YouTube said Thursday that it will block a video about a Brazilian mayoral candidate after being denied the chance to appeal to keep the clip online.
The video service, a part of Google, announced the decision in a company blog post. In the post, Google Brazil country director Fabio Coelho also gave an abbreviated account of events that led to a court order for his arrest. He was detained, questioned and released on Wednesday.
According to an English translation of the post, written by Coelho, the company does not agree with the judge who found that the clip runs afoul of Brazilian election laws that forbid certain personal criticism of candidates during an election. But while YouTube was waiting for its appeal to be heard, a judge ordered Coelho’s arrest. The company learned late Wednesday night that its appeal has been denied and that it will have to block access to the video in the country.
Coelho said in his post that one offending clip was removed by the user who posted it. That user also closed his or her account, an action that Coelho believes illustrates what he called the “chilling effect” that situations such as the one in Brazil can have on free speech.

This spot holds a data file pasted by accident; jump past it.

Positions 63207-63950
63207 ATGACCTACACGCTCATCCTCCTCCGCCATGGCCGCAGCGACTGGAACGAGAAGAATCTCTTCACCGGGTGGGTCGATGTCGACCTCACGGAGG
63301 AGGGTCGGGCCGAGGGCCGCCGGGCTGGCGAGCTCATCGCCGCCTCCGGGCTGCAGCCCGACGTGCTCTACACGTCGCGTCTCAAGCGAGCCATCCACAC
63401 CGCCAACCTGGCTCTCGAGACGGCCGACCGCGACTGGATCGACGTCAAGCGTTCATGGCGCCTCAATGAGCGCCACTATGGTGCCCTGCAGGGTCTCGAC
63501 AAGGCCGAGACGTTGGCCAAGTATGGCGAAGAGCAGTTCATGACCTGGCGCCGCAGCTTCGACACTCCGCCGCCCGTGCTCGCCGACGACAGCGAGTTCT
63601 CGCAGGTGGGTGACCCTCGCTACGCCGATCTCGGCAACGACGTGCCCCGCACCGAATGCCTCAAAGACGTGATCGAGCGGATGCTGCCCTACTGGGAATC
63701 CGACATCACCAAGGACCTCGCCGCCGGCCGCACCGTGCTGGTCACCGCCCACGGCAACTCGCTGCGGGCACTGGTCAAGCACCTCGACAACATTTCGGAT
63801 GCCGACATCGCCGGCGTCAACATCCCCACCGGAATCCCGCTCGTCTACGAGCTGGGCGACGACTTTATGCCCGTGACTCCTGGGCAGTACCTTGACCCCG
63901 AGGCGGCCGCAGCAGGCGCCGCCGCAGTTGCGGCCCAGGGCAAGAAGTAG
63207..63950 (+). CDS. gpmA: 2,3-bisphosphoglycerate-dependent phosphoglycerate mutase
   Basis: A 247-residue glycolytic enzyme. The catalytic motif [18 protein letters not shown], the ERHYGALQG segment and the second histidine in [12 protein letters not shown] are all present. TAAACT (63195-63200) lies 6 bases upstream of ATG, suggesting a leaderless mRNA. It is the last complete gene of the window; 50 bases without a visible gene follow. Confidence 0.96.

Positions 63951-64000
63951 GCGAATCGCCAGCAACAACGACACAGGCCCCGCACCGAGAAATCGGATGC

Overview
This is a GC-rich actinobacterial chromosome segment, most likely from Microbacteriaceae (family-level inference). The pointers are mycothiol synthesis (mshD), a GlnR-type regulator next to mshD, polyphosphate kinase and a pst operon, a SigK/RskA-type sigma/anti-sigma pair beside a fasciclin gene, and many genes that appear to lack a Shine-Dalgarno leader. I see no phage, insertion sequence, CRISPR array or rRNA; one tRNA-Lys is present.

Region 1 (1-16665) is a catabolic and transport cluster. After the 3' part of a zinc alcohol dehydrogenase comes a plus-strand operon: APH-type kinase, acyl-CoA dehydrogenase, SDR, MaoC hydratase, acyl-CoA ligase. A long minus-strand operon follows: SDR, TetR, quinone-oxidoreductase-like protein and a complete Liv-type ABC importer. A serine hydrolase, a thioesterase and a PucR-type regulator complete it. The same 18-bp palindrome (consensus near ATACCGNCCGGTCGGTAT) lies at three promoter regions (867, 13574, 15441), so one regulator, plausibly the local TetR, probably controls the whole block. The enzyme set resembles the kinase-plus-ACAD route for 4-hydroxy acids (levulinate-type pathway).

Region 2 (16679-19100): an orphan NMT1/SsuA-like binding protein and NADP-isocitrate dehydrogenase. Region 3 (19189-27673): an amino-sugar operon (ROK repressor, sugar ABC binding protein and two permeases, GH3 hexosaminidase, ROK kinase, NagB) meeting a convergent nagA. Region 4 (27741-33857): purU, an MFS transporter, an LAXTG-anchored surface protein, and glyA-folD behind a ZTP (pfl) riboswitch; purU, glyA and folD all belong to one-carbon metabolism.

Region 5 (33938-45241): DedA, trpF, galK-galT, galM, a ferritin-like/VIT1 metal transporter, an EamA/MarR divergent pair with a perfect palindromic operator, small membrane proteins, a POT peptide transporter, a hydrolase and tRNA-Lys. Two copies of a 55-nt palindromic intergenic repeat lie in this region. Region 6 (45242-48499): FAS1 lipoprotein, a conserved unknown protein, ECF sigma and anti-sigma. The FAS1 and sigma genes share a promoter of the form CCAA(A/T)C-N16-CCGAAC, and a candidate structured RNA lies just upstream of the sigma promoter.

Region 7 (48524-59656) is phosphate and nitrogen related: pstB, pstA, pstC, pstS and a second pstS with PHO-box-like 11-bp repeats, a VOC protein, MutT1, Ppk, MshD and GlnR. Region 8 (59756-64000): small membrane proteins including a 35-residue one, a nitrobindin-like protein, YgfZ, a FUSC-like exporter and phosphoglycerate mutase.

While Coelho said that Google and YouTube will remove videos that governments find to be illegal under local laws after a “valid court order or government complaint,” the company will push back against orders it finds “invalid.”
YouTube is “deeply disappointed” that it will not be able to argue its case, Coelho wrote, as it believes the videos included in the appeal were examples of “legitimate free speech” that should remain available to all users.
Throughout the post, Coelho reaffirmed Google’s commitment to protecting free expression, calling it a “tenet of free societies,” and even cited the portion of the United Nations’ Universal Declaration of Human Rights that deals with free expression.
YouTube, he said, should be a global platform for all of its users to speak out.
“Our goal is for YouTube to be a community that everyone can enjoy, as well as a platform for free speech around the world,” he wrote.